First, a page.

It’s been 2 months since the last post. I’ve missed the writing, but a string of planned events came to fruition, which took us away -literally and figuratively- from our routine environs.

I’m still amazed somehow, with the process of planning and executing travel adventures. You formulate ideas, read travel posts and books, look at maps, discuss, debate, and evaluate for some time. Then you choose a starting point, book a flight, and carry along with your day pack, a loose set of expectations, hopes, and assumptions about the next 6 weeks. Those 6 weeks are going to pass no matter what, and you hope that once they do, you will be looking back fondly at them, versus wishing you had made different decisions -stood your ground, or relinquished it- when you had the chance.

Jennifer and I travel well together. Not perfectly, but well. We bring different strengths to our experiences, and continue to learn what those are, and to trust the other when we should. An important travel philosophy that we largely share in common has to do with prearranging. Neither of us believe in doing much of it, though we define that differently. I prefer to make things up as we go along; to strike a certain balance between reacting to what we encounter versus trying to control what that is. Jennifer prefers to do some research, and I’m still learning that a little bit of that can be really helpful. I know that our travel adventures have benefited from her extra efforts.

I’m still amazed when a trip is over, and all went relatively well. The planes took us where they were supposed to, as did the trains, buses, boats, taxis and bikes. The visas worked. Hotel rooms materialized. Our language skills sufficed. Strangers emerged to help us. The food was tasty -or not, but we managed. We improvised as needed, and encountered worlds we’d never seen: cultures, sights and sounds that we were hoping to see, hear, touch, smell, and feel. Our awareness and understanding about this earth and our place in it expanded a little bit more. We were challenged, surprised, disappointed, made the best of things, and rose to the occasions in the ways that matter to us.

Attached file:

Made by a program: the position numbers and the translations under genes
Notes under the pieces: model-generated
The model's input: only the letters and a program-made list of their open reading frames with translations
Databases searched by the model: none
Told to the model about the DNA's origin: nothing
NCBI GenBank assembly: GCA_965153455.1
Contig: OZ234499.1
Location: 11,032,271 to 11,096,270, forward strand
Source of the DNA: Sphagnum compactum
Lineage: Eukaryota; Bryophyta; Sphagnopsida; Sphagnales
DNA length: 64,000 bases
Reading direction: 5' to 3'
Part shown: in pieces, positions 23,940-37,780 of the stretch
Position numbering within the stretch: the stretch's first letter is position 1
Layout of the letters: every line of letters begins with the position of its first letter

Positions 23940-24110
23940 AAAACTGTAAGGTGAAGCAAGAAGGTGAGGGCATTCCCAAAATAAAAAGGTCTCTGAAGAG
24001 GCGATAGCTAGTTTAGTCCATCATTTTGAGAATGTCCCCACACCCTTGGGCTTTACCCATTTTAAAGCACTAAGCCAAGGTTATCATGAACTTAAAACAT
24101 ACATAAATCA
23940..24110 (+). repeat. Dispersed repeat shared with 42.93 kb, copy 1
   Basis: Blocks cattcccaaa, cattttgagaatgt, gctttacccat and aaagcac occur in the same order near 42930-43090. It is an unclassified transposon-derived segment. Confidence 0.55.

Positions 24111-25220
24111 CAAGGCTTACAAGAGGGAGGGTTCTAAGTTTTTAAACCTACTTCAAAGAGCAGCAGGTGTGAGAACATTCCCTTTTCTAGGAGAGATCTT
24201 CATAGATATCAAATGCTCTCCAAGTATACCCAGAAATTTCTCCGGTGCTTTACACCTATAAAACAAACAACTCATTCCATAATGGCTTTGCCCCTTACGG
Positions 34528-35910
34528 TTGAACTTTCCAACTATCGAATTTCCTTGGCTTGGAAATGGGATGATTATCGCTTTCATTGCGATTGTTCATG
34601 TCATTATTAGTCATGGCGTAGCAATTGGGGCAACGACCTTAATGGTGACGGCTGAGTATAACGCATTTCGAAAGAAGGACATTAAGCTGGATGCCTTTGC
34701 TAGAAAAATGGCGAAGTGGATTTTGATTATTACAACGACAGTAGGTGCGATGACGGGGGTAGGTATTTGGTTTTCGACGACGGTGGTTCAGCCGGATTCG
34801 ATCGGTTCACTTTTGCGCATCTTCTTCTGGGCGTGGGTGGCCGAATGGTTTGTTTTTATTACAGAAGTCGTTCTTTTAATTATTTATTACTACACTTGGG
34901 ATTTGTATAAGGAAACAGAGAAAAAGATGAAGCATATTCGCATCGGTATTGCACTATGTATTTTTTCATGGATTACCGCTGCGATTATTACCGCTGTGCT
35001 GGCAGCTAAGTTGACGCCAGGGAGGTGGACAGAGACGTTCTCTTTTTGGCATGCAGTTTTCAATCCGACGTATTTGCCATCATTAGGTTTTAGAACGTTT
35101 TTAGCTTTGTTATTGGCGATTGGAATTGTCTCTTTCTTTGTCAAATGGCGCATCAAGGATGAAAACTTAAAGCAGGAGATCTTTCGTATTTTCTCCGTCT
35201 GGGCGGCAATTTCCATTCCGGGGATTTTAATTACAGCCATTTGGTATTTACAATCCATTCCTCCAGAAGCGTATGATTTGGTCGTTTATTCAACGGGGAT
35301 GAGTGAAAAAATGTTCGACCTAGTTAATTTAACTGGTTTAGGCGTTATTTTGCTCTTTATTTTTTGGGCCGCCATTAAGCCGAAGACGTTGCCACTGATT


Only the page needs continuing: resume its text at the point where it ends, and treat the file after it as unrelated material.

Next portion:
I’m an afterglower. I like to revel post-trip as much as possible. The few days immediately following them often leave me feeling high. But in this case, it’s more than just the 6+ week travel adventure we just returned from. When we arrived here 7 months ago, our hope was that we would have friends come and visit, and that we would take trips away from Bali to see other countries in Southeast Asia. The past 2 months have seen both hopes realized, and the template established, and it leaves us feeling like this crazy idea is working well.

Matt and Rita are dear friends from San Francisco. They have been an inspiration to us, and were extremely helpful and supportive of our plans to unplug and travel -something they’ve been largely doing for years. We’d Skyped and emailed for months in advance of their late September arrival, and picked up our 4some right where we’d left it when we last slept over at their NOPA flat in mid-April just before flying away. The collective loose plan was to spend about 10 days in Bali, and then 10 days together in Thailand. We packed a good balance of doing stuff and not doing stuff into our all-too-brief time together. We enjoyed showing them some of Bali. We took some lovely day hikes through gorgeous rice fields; sampled many tasty restaurants; witnessed a wonderful temple birthday celebration in our own village; went on a fabulous bike ride that started at the top of a volcano, and spent 2-3 days at the small fishing town of Padangbai. But our favorite time with them in Bali was spent sitting and talking all day(s) on our porch, and swing dancing at home to Rita’s music one lovely evening. Plus, acting kudos to Rita for faking an illness one day in order to return us all home at dinner time -only to discover our house full of friends who were silently waiting to surprise me for my 55th birthday. (How Jennifer arranged for everything and everyone is beyond me. My deep thanks and appreciation to her, and to everyone who was there. It was special).